Perennials, Terrestrial, not aquatic, Rhizomes present, Rhizome short and compact, stems close, Stolons or runners present, Stems nodes swollen or brittle, Stems geniculate, decumbent, or lax, sometimes rooting at nodes, Stems terete, round in cross section, or polygonal, Plants conspicuously hairy, grayish, or wooly, Stem internodes hollow, Stems with inflorescence less than 1 m tall, Stems, culms, or scapes exceeding basal leaves, Leaves mostly basal, below middle of stem, Leaves conspicuously 2-ranked, distichous, Leaves sheathing at base, Leaf sheath mostly open, or loose, Leaf sheath smooth, glabrous, Leaf sheath hairy at summit, throat, or collar, Leaf sheath and blade differentiated, Leaf blades linear, Leaf blad es very narrow or filiform, less than 2 mm wide, Leaf blades mostly flat, Leaf blade margins folded, involute, or conduplicate, Leaf blades mostly glabrous, Leaf blades scabrous, roughened, or wrinkled, Ligule present, Ligule a fringe of hairs, Inflorescence terminal, Inflorescence with 2 or more spikes, fascicles, glomerules, heads, or clusters per culm, Inflorescence a panicle with narrowly racemose or spicate branches, Inflorescence with 2-10 branches, Inflorescence branches 1-sided, Inflorescence branches terminating in bristle or point, Flowers bisexual, Spikelets sessile or subsessile, Spikelets laterally compressed, Spikelet less than 3 mm wide, Spikelets with 1 fertile floret, Spikelets solitary at rachis nodes, Spikelets all alike and fertille, Spikelets bisexual, Spikelets disarticulating above the glumes, glumes persistent, Spikelets secund, in rows on one side of rachis, Rachilla or pedicel glabrous, Glumes present, empty bracts, Glumes 2 clearly present, Glumes distinctly unequal, Glumes equal to or longer than adjacent lemma, Glume equal to or longer than spikelet, Glumes 1 nerved, Lemma coriaceous, firmer or thicker in texture than the glumes, Lemma 3 nerved, Lemma glabrous, Lemma body or surface hairy, Lemma apex acute or acuminate, Lemma mucronate, very shortly beaked or awned, less than 1-2 mm, Lemma distinctly awned, more than 2-3 mm, Lemma with 1 awn, Lemma awn less than 1 cm long, Lemma margins thin, lying flat, Lemma straight, Palea present, well developed, Palea membranous, hyaline, Palea shorter than lemma, Palea 2 nerved or 2 keeled, Stamens 3, Styles 2-fid, deeply 2-branched, Stigmas 2, Fruit - caryopsis, Caryopsis ellipsoid, longitudinally grooved, hilum long-linear.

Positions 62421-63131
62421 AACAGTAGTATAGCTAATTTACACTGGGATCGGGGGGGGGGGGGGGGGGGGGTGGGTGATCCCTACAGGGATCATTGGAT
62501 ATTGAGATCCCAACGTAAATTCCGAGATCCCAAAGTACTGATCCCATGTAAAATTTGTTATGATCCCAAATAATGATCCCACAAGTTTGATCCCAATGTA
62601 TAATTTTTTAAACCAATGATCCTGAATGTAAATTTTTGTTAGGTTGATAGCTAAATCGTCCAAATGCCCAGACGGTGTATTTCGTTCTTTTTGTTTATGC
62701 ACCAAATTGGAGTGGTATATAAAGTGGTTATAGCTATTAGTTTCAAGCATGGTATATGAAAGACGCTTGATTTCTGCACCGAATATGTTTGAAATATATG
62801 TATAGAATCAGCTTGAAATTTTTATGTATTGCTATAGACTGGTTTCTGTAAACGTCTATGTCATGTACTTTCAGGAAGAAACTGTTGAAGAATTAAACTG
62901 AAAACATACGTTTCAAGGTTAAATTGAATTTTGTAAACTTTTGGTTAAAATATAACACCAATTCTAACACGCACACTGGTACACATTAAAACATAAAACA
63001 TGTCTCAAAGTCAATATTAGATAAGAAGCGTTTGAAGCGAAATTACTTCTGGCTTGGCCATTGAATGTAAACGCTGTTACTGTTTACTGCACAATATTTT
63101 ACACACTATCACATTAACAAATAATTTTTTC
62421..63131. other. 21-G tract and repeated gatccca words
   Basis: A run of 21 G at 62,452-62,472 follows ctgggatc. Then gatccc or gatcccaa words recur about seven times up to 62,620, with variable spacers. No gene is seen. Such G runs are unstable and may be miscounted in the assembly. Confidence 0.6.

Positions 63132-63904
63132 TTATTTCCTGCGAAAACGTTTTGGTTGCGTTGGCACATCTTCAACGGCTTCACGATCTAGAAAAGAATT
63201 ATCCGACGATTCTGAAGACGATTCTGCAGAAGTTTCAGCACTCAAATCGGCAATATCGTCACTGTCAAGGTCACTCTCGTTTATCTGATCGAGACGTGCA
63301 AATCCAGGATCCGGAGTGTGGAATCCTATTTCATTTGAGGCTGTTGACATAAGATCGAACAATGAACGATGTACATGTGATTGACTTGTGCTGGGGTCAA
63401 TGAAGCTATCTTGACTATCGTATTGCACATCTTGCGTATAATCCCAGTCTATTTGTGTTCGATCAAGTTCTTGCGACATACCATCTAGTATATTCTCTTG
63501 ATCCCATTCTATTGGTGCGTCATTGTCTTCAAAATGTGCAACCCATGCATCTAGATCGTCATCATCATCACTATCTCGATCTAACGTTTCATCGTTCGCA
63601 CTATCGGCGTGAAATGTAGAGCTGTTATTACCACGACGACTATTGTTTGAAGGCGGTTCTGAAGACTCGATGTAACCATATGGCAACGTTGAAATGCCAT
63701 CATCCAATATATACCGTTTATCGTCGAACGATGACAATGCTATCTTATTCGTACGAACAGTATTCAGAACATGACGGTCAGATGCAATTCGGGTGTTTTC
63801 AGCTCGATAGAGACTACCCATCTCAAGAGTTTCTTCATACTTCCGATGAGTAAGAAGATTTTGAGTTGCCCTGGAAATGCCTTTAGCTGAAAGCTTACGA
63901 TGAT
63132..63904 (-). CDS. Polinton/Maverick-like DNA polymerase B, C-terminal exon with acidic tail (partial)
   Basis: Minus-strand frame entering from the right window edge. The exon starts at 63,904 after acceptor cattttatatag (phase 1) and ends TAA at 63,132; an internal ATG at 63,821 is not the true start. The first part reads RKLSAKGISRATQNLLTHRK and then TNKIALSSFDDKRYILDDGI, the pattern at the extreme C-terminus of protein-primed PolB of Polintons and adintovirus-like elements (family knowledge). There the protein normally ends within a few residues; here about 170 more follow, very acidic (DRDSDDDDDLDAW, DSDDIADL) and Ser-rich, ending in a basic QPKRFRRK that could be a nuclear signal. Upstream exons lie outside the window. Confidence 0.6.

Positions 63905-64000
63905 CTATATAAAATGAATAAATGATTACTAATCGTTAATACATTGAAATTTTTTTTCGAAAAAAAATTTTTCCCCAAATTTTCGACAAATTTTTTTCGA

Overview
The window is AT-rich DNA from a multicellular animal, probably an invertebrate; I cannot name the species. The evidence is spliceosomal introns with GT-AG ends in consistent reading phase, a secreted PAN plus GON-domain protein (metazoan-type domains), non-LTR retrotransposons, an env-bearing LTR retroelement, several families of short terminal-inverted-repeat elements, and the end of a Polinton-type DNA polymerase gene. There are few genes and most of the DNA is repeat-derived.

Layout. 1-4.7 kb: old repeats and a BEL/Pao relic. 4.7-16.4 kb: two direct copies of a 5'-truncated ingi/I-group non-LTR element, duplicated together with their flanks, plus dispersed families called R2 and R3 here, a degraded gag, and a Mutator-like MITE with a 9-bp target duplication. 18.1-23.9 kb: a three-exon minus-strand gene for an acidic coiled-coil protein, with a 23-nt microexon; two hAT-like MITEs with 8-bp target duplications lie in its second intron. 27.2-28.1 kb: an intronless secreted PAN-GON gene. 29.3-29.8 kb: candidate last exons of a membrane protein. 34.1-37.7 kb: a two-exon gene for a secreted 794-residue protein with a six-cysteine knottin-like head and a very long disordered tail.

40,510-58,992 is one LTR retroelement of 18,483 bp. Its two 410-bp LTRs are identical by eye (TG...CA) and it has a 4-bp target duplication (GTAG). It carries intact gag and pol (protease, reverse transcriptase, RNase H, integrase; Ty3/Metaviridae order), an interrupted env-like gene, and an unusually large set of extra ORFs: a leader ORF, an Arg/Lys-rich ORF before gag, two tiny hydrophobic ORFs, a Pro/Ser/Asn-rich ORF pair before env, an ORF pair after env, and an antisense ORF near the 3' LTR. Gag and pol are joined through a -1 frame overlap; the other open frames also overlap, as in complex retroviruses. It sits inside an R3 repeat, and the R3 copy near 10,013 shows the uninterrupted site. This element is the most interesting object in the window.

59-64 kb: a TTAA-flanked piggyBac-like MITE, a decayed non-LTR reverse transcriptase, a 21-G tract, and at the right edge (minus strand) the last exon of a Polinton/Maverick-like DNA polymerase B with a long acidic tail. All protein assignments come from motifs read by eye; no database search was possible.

FNA 2003, Gould 1980